Furthermore, we could not find a significant difference in the incidence RBCs indices (MCV: P. value (0.581), MCH: P. value (0.637) HB (P. value=0.593), and HCT: P. value (0.188) these findings disagreed with the finding reported by Nisihara (2015). Interestingly our findings showed that Down Syndrome had a significant effect on MCHC (P. value≤ 0.000), this result was agreed with the finding reported by Kolialexi (2007), who stated that in DS, iron metabolism problems emerge early weeks of gestation. The result displayed in Table 2 showed the mean (SD) of platelets count in Down Syndrome patients was significantly much lower 183.2 than in control was (254.37) (Hitzler et al., 2003). Children with Down syndrome are more likely to have hematological abnormalities, including anemia and leukopenia. It is also expected that such conditions might necessitate alterations in cell counts in a test like total blood counts (CBC). As a result, DS children are expected to have a 10% to 20% higher risk of acquiring leukemia and myeloproliferative disorders than children who do not have the syndrome (Manna et al., 2016). Ethnic disparities in anemia are probably secondary to socioeconomic factors that influence compliance to Health Ministry iron supplementation guidelines. Based on these results, the study recommended that: Regular assessment of hematological parameter for Down Syndrome patients avoid the complications that result from an alteration in these parameters. Further study should be done with a large sample size because of the scarcity of information on the prevalence of anemia in DS patients of various ages and the severe implications of IDA.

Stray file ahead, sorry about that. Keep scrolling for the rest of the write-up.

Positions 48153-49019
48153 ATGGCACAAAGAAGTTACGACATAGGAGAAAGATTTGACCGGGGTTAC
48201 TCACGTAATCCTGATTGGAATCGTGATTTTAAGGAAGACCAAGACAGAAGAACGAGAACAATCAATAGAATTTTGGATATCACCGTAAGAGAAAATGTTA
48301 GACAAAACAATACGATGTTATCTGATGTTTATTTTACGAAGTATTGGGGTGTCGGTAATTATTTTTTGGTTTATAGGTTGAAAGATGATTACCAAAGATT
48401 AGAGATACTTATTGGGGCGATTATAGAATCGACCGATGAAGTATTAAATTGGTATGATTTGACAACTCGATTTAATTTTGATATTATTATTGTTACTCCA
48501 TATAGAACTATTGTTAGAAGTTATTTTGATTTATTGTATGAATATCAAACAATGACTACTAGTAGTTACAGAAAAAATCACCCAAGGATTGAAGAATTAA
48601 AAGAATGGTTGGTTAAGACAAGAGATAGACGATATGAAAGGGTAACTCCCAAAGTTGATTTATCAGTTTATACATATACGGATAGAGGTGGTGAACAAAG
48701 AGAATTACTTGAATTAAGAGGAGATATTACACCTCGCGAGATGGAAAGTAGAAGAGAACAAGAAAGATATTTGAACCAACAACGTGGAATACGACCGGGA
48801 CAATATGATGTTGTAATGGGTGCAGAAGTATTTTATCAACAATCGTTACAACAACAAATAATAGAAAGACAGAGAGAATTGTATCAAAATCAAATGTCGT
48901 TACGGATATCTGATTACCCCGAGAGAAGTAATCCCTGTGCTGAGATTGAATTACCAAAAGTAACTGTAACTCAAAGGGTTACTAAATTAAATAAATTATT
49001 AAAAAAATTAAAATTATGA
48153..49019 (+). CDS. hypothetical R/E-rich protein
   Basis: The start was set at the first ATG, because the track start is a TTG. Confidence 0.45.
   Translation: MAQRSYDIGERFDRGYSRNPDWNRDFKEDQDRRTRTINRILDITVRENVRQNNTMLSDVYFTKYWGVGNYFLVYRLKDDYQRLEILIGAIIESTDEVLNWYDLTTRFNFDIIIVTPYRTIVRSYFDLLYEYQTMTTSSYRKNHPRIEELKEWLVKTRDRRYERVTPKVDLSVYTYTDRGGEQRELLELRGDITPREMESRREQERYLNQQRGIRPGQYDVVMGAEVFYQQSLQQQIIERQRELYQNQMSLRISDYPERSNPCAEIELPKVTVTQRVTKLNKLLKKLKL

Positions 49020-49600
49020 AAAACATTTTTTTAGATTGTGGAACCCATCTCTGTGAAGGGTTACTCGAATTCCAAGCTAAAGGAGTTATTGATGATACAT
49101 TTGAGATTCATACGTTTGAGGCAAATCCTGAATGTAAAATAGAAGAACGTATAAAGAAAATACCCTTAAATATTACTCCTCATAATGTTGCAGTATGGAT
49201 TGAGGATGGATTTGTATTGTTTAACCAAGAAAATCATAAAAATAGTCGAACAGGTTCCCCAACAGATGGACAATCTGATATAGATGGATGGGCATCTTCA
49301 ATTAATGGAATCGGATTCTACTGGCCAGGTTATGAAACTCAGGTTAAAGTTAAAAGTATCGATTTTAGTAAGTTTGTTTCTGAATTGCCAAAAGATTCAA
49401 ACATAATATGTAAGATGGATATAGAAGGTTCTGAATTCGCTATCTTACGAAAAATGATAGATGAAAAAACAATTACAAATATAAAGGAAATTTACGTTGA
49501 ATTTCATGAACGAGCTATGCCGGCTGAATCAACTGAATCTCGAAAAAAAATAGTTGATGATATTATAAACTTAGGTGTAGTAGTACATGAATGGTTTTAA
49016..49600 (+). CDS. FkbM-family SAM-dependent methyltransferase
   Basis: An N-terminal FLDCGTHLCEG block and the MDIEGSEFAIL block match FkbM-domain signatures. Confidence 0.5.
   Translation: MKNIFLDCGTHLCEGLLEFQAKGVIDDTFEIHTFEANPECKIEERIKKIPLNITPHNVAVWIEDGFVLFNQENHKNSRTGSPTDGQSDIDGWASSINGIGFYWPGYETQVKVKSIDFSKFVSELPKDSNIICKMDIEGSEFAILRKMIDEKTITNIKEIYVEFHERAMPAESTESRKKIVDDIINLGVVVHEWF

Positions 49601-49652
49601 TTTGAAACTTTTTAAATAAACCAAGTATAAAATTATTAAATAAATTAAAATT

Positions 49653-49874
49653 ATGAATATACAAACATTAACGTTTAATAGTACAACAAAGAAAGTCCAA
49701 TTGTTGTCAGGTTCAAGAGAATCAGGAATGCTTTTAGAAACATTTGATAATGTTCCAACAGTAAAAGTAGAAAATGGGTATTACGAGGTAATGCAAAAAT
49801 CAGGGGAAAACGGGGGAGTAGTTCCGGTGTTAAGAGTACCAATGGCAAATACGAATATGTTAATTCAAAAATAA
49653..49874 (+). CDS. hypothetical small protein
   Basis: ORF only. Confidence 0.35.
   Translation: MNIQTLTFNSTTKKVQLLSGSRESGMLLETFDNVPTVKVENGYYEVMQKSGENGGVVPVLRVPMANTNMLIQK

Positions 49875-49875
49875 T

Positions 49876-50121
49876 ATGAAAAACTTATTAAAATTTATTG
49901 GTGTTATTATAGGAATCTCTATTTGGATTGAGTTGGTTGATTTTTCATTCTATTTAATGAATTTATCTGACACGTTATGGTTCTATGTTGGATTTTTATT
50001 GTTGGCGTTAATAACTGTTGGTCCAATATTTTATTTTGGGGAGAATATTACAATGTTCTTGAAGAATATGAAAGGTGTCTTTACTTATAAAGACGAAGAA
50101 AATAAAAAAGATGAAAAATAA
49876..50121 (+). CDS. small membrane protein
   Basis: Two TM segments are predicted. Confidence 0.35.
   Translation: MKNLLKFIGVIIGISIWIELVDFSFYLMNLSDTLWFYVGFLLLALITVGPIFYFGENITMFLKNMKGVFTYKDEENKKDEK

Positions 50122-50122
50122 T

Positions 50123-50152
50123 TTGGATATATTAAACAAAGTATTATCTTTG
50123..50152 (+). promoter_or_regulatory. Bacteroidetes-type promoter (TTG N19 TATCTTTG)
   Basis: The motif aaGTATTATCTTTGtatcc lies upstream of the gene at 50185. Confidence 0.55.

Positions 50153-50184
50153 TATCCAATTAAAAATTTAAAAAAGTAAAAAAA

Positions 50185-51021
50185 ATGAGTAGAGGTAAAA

Conclusion

The study concluded that Down Syndrome has an obvious effect on some hematological profiles by decreasing the level of Platelets and MCHC. Still, there is no effect on RBCs TWBCs and other RBCs indices.

Acknowledgments: Authors appreciated to Faculty of Medical Laboratory Sciences, Alzaeim Alazhari University, Sudan. This publication was supported by the Deanship of scientific research at Prince Sattam Bin Abdul Aziz University.

Conflict of interest: None

Financial support: None

Ethics statement: Ethical approval was taken from AAU ethical committee.